Employees will be automatically unfairly dismissed if their dismissal is because they raised health and safety concerns.

From 31 May 2021 workers will also be protected from being subjected to a detriment linked to health and safety, which could include their engagement being terminated.

An employment tribunal has, for the first time, considered whether health and safety protections covered a dismissal related to alleged Coronavirus risk.


Under sections 100(1)(d) and (e) of the Employment Rights Act 1996 (ERA 1996) and (articles 132(1)(d) and (e) of the Employment Rights (Northern Ireland) Order 1996), employees are protected from dismissal if they exercise their right to leave the workplace and take steps to protect themselves, where they reasonably believe that there is a “serious and imminent danger”.

The test is a subjective one, in that the employee only has to reasonably believe there is such a risk; they do not need to prove that such a risk actually exists.  Any such dismissal will be automatically unfair.

And employees do not need the two years’ service (one year in Northern Ireland) which is usually required in order to claim unfair dismissal.

As we highlighted in our previous Briefing, the risk of an automatically unfair dismissal linked to health and safety during the Coronavirus pandemic is likely to be low, provided that Covid secure guidance is followed - please see our Seven top questions on returning staff to work during coronavirus for further information.

In the case below, an employment tribunal looked at the question of whether an employee was entitled to claim automatically unfair dismissal after he raised concerns about returning to work during lockdown.

The facts

In Rodgers v Leeds Cutting Limited, the Claimant, Mr Rodgers, informed his manager that he would be staying away from his workplace “until the lockdown has eased” because he was worried about infecting his vulnerable children with Covid-19. Mr Rodgers’ children suffer from sickle cell anaemia. A month later, Mr Rodgers was dismissed.

Mr Rodgers did not have sufficient service to claim ordinary unfair dismissal.

Instead, he alleged that he had been automatically unfairly dismissed under the provisions of the ERA 1996 outlined above.

An employment tribunal found that the “reasonable belief” that there was a “serious and imminent danger” had to be judged on what was known when the relevant acts took place.

The tribunal did not find that Mr Rodger’s beliefs met the test that is required under section 100(1)(d) and (e) of the ERA 1996. In particular, the tribunal found the following.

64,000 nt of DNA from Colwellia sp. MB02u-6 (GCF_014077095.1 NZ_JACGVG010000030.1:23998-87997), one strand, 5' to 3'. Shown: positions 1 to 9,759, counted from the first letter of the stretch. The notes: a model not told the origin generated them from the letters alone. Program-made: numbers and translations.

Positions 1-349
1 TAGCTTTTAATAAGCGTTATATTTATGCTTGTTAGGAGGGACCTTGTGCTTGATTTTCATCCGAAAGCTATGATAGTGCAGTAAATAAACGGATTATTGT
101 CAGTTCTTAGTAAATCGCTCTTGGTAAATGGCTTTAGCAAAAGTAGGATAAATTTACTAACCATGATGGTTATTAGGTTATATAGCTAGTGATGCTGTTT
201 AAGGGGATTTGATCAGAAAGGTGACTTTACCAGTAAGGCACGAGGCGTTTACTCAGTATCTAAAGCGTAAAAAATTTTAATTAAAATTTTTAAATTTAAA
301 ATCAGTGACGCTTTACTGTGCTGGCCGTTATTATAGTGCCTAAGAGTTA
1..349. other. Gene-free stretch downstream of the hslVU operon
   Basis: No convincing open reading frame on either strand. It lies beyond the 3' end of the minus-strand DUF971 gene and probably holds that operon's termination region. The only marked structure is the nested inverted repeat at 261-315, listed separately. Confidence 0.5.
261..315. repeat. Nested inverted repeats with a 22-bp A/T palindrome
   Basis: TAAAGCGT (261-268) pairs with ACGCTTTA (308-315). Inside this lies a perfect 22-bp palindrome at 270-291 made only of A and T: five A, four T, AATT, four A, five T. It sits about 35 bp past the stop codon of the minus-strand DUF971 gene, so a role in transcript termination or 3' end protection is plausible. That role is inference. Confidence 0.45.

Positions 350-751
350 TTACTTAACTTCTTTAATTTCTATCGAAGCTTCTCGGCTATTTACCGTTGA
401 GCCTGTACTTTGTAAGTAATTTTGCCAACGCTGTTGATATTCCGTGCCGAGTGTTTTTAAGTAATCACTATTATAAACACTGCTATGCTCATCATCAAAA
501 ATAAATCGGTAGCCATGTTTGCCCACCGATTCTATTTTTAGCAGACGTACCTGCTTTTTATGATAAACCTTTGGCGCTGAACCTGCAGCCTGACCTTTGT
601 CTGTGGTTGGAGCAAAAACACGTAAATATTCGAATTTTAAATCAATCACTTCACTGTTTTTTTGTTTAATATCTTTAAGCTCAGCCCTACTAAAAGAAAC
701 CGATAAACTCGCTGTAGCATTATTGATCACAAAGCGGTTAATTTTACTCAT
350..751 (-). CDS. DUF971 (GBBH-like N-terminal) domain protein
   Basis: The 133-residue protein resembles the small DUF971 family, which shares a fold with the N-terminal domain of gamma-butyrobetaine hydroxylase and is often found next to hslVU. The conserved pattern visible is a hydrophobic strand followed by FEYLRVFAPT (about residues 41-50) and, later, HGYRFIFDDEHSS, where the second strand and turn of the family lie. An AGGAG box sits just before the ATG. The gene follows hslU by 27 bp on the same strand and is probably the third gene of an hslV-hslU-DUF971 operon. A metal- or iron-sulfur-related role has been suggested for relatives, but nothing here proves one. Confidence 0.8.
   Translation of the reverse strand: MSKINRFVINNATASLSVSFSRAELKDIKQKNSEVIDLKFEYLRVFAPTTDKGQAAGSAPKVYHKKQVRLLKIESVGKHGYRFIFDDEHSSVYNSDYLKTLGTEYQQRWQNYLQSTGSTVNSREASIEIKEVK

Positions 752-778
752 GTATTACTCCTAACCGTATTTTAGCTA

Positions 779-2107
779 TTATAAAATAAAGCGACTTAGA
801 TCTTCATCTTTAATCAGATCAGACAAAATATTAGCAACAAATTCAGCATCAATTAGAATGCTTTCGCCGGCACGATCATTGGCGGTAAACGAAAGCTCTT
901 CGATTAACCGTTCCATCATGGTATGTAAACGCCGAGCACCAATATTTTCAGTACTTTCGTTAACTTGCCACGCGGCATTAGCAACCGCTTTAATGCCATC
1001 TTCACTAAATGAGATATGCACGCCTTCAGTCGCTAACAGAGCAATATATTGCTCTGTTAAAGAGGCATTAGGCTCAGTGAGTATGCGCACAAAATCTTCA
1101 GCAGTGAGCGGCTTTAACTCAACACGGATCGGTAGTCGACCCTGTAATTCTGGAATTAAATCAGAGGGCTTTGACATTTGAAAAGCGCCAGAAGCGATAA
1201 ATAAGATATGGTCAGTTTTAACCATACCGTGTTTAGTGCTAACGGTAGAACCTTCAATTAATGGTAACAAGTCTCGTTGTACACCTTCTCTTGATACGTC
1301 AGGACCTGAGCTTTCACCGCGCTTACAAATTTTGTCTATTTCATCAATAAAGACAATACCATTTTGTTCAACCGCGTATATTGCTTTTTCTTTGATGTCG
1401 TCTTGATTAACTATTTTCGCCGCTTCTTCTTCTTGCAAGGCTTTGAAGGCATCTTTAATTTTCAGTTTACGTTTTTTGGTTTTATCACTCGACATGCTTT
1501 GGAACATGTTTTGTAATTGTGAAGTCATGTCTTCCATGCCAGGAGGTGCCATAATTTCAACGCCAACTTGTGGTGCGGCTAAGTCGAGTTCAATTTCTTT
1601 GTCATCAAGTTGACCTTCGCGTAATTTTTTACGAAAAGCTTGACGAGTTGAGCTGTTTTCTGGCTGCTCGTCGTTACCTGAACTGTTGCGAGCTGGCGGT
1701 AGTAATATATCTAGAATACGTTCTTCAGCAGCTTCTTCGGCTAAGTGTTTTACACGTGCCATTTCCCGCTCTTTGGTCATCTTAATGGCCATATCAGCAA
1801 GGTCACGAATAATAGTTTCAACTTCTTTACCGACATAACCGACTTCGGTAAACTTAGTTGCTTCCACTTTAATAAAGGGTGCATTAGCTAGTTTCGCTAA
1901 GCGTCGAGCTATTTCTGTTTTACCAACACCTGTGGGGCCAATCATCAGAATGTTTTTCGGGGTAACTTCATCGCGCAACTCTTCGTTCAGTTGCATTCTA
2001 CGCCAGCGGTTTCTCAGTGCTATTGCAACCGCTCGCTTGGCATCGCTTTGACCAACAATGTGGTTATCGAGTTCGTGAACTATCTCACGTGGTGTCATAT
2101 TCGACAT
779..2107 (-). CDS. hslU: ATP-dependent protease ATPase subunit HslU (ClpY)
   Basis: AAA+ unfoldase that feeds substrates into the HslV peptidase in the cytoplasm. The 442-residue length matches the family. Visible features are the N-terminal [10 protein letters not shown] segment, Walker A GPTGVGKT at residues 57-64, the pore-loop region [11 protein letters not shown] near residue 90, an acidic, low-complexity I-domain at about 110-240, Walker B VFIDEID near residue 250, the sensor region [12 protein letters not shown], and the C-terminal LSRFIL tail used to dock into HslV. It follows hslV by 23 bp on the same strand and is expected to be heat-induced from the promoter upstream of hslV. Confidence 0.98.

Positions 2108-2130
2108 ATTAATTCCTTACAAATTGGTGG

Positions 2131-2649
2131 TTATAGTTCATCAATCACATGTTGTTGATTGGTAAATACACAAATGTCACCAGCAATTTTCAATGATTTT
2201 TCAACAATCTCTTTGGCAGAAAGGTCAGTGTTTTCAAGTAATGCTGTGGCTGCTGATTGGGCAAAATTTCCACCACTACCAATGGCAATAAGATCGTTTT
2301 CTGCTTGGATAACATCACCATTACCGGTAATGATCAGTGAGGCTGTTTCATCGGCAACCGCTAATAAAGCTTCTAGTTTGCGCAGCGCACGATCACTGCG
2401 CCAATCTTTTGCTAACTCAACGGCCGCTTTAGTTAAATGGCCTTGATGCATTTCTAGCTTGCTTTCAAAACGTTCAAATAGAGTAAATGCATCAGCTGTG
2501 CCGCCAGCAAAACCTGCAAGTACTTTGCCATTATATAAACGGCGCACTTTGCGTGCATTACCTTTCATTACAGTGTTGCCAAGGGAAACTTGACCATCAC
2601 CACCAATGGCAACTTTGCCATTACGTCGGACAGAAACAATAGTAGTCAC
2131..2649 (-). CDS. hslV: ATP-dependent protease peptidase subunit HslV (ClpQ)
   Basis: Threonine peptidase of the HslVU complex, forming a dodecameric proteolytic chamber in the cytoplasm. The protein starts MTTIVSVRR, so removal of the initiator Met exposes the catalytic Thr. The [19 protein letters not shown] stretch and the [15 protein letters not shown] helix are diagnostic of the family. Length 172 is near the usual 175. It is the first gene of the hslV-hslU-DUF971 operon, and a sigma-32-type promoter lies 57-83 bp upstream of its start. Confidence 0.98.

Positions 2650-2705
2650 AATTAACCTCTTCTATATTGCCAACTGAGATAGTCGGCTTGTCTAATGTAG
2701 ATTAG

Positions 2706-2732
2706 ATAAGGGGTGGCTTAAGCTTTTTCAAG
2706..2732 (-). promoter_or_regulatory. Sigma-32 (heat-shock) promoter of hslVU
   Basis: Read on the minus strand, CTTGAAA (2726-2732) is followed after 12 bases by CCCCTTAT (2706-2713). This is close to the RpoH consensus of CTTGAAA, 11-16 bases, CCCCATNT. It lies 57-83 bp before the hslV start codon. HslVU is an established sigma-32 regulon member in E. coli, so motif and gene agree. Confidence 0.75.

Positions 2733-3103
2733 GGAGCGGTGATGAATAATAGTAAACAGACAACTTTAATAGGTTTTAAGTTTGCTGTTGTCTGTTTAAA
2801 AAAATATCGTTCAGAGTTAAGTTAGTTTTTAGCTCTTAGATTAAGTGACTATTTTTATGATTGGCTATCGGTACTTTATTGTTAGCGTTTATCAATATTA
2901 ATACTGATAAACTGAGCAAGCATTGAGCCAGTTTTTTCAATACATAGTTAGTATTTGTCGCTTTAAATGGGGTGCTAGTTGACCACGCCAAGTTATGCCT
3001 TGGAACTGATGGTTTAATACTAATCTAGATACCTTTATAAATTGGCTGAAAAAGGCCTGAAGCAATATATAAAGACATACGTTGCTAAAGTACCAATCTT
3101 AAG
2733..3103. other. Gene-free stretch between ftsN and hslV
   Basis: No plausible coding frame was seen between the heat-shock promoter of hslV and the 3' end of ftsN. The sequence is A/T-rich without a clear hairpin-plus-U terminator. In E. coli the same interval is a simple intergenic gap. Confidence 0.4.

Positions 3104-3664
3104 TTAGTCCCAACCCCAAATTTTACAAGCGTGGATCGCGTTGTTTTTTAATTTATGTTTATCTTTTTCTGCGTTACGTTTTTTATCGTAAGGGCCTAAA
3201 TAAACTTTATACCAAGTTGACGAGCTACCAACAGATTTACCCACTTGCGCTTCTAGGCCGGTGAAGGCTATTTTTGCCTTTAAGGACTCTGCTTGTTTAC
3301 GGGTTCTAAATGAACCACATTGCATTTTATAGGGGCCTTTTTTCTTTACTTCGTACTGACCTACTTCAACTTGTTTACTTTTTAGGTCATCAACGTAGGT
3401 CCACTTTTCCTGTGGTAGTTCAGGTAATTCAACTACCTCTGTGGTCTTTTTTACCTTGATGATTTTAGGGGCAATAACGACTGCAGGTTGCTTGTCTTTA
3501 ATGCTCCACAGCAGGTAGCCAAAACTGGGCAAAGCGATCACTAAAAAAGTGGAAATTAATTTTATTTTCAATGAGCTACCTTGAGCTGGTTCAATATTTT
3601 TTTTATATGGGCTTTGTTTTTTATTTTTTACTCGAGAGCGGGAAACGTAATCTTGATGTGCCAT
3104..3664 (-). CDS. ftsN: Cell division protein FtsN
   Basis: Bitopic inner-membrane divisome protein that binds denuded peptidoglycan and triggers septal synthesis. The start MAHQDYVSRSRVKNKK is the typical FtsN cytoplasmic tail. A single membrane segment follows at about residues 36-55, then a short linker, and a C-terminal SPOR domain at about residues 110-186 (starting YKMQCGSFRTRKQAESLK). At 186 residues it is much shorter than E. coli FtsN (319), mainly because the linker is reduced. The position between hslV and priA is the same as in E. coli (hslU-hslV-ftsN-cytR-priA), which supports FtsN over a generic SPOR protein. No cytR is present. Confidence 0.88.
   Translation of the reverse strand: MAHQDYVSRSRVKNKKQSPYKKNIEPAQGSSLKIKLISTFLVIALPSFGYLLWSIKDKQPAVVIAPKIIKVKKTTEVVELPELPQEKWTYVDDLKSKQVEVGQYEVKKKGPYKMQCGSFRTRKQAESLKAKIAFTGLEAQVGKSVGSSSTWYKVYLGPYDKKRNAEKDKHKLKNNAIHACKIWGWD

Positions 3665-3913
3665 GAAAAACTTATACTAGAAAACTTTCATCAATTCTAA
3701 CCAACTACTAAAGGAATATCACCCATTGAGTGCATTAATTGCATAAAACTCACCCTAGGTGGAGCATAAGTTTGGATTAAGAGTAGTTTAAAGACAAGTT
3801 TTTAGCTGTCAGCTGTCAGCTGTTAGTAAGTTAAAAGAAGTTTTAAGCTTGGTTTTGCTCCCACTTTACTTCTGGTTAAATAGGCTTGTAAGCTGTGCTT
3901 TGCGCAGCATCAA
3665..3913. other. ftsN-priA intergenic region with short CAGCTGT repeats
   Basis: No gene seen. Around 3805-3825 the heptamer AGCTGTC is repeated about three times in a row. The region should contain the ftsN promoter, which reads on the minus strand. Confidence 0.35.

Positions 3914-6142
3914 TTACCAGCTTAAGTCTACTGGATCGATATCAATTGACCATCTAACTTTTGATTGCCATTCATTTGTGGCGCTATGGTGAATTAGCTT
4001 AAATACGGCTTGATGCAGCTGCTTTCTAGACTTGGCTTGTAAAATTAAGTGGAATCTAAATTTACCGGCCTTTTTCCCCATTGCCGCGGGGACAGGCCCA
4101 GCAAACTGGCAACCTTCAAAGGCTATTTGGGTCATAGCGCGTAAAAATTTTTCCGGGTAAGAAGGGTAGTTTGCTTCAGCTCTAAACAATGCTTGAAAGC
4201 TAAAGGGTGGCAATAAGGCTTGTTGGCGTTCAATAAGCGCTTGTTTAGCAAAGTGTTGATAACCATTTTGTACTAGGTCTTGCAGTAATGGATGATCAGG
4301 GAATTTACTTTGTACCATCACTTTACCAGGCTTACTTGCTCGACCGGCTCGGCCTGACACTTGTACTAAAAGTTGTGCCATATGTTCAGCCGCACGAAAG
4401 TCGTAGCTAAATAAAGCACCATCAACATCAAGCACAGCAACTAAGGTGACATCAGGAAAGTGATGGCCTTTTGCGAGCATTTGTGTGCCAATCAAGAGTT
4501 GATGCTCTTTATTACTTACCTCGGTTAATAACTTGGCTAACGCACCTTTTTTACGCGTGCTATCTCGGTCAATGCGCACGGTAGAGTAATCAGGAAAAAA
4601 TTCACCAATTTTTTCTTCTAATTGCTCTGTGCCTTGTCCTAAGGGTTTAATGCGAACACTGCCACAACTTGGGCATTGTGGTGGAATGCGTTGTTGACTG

• There was a contradiction between Mr Rodgers’ concerns about work and his willingness to drive his friend to hospital when he was told to self-isolate.
  • Mr Rogers had not taken any steps to avert danger or raise concerns with his manager; he could not show there had been any such danger.
  • Mr Rodgers’ employer had implemented government guidance on taking precautions to prevent the spread of Coronavirus.

The tribunal did not accept that the risk of contracting Coronavirus is a “serious and imminent workplace danger” where the employer has taken safety precautions.

The tribunal’s view was that if it accepted that claims could be brought under sections 100(1)(d) and (e) of the ERA 1996, even where precautions had been taken, it would entitle all employees to bring such claims simply by virtue of the pandemic.


Whilst this decision is not binding on other tribunals – a different tribunal could come to a different view, on similar facts - it gives an indication of how tribunals are likely to approach health and safety dismissals for Covid related risks.

In particular, it underlines the importance of employers implementing appropriate Covid secure measures, as outlined in our previous article, Seven top questions on returning staff to work during coronavirus.  

However, this case provides reassurance for employers of the approach that tribunals are likely to take to dismissals linked to a return to work during the pandemic.

Contributors: Joanna Grover and Sarah Maddock

For further news and updates on employment law developments as they happen, please follow our specialist Employment Law Twitter Feed @TLT_Employment

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This publication is intended for general guidance and represents our understanding of the relevant law and practice as at April 2021. Specific advice should be sought for specific cases. For more information see our terms & conditions.

Date published

27 April 2021

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